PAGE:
Unfortunately, big shovels and big holes disturb more surface area, and replant more seeds. The same goes for seed planting. We use a pick to create long, narrow channels to plant the seeds.
When the soil is left exposed, weed seeds can easily find a path to germinate and grow. But by mulching and protecting the soil, you stop that process instantly.
The less you disturb your soil, the better. That includes when planting transplants in the garden as well. We use a post hole digger to create a clean, 8 to 10″ planting hole that is about 6″ in diameter for our transplants.
Our test gardens here at Old World Garden farms are a testament to that fact. Many visitors to the farm are surprised we spend an extremely small portion of our time keeping the 40 x 60 vegetable garden weed free. As in less than 5 minutes a day in the summer!
#4 Put Away That Hoe and Rake – How To Eliminate Weeds
Weeds truly are the ultimate enemy of gardeners. They are responsible for choking the life from vegetable and flower gardens. All while stealing life-giving nutrients away from our plants.
That leads to our fourth and final point – covering those growing rows in the fall with a cover crop!
But it simply doesn’t have to be that way. Nor does it mean you have to spend endless hours in your garden dealing with them.
#1 – Stop Tilling And Digging In The Spring
Instead of tilling and leaving all of that soil bare, it’s far better to cover it with mulch. Mulching your garden with grass clippings, straw or shredded leaves not only helps to stop weeds, but adds vital nutrients to your soil in the process.
Keeping weeds out of the walking and growing rows is just as important to the health of your garden as it is the look.
If the bottom of the bed was not lined with a weed barrier, or if the barrier has begun to degrade, weeds can be stopped from the top as well. Landscape fabric or newspaper layers can be used between rows of edible or ornamental crops. The layers can be covered with organic mulch, if you wish. Alternately, organic mulch alone, spread to a depth of 2 to 3 inches around plants and between rows, will deter many weeds, as well as helping conserve soil moisture.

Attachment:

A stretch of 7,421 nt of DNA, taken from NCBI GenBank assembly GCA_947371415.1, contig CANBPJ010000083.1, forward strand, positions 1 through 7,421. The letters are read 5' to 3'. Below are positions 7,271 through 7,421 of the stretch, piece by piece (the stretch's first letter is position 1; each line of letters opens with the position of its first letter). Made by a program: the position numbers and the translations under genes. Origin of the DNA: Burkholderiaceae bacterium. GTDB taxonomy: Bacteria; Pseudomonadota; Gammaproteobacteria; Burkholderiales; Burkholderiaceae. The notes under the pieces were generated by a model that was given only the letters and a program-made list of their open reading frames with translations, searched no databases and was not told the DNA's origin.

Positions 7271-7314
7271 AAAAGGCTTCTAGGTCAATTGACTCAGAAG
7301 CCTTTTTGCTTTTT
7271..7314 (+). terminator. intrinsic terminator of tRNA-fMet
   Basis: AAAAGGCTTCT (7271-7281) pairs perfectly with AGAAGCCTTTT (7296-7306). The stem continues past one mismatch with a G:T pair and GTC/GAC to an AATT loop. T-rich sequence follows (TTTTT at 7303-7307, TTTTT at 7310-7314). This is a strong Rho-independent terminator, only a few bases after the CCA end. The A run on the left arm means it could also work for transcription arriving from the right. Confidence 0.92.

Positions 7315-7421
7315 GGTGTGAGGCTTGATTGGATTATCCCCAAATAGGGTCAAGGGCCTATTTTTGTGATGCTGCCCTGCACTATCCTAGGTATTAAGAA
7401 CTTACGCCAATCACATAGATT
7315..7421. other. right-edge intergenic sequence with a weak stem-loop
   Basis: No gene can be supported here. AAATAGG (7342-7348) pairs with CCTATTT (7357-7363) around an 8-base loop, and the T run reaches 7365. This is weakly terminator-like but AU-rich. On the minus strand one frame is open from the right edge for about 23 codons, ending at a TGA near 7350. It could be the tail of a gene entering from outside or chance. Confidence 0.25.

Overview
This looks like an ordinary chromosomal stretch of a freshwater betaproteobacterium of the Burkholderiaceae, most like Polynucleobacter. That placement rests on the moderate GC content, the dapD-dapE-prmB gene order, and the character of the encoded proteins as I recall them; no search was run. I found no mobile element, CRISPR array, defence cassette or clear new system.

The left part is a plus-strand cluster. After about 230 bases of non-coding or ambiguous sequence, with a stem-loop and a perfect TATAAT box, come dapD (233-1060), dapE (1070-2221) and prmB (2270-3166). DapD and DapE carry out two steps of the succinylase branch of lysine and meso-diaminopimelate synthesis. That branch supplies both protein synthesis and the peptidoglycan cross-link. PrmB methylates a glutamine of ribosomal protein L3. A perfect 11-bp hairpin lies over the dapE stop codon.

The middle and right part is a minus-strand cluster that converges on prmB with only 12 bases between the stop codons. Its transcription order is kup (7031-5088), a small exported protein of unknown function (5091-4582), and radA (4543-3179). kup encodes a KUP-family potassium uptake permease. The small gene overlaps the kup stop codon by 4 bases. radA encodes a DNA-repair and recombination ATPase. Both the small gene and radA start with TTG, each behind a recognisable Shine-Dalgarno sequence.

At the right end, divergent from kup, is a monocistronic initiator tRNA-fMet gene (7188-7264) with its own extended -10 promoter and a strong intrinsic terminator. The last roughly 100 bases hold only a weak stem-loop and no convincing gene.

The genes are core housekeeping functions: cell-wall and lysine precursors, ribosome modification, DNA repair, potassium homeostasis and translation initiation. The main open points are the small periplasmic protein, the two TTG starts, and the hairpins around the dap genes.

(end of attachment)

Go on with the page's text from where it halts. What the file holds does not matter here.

The best way to keep weeds from growing up through raised beds is to stop them at the bottom. Before construction begins on the bed, the soil underneath can be treated by a process called soil solarization, which heats soil to a point where many pathogens and weed seeds are destroyed. To solarize soil, cover the bed area with a sheet of heavy, clear plastic, weighted to keep it from blowing away. Keep the plastic in place for at least two months during the hottest part of summer, before removing it to build the bed.
If soil solarization is not a viable strategy, it is still possible to stop weeds before they grow. Before filling a raised bed with soil, line the bottom with landscape fabric, which you can buy at nurseries and garden centers. The fabric is long-lasting and porous, allowing water to pass through while stopping weeds from growing up through it. Though the fabric may be pierced by over-enthusiastic digging, and will eventually break down, it should deter weeds for several years. Though not as long-lasting, newspaper, overlapped and laid several layers thick, can also line the raised bed’s bottom.
Raised bed gardening is a way to make it easier to reach garden beds, overcome poor soil and provide maximum yields of food crops in minimal space. The beds may be raised as little as 6 to 8 inches or as much as several feet, but elevation alone cannot prevent weed seeds from finding their way in. Weeds sometimes work their way up from underlying soil, but may also land on the bed, borne by wind or other means.
Despite soil solarization and weed barriers above and below, a few weeds will persist in sprouting, especially close to planting holes where the soil has been disturbed and barriers pierced to allow plant growth. Weed seeds sometimes arrive on the wind or are present in the soil mix. Beds should be no more than 4 feet wide to make elimination of these weeds possible without stepping on and compacting the soil. Check for weeds regularly. Weeding is most effective when the intrusive plants are young and easy to uproot, but should always be done before they flower and set seed.
Mulch with straw, grass clippings, leaves, or wood chips after planting your garden. This will reduce the amount of weeding you’ll have to do and keep the soil moist.
Mulch After Planting
The Spruce / Randi Rhoades
Plan Your Irrigation System
Traditional in-ground gardens are great, but there’s something to be said for raised bed gardens—it allows you to grow more food in less space, tailor the soil precisely to your needs, and decreases the amount of space for weeds to grow wild. Plus, the soil in a raised bed warms earlier in the spring than in-ground garden beds, so you can get planting sooner. They allow you to garden without fighting stones and roots, and the soil in them is easy to amend each season. With the addition of low tunnels, raised beds also help extend the season when frost threatens.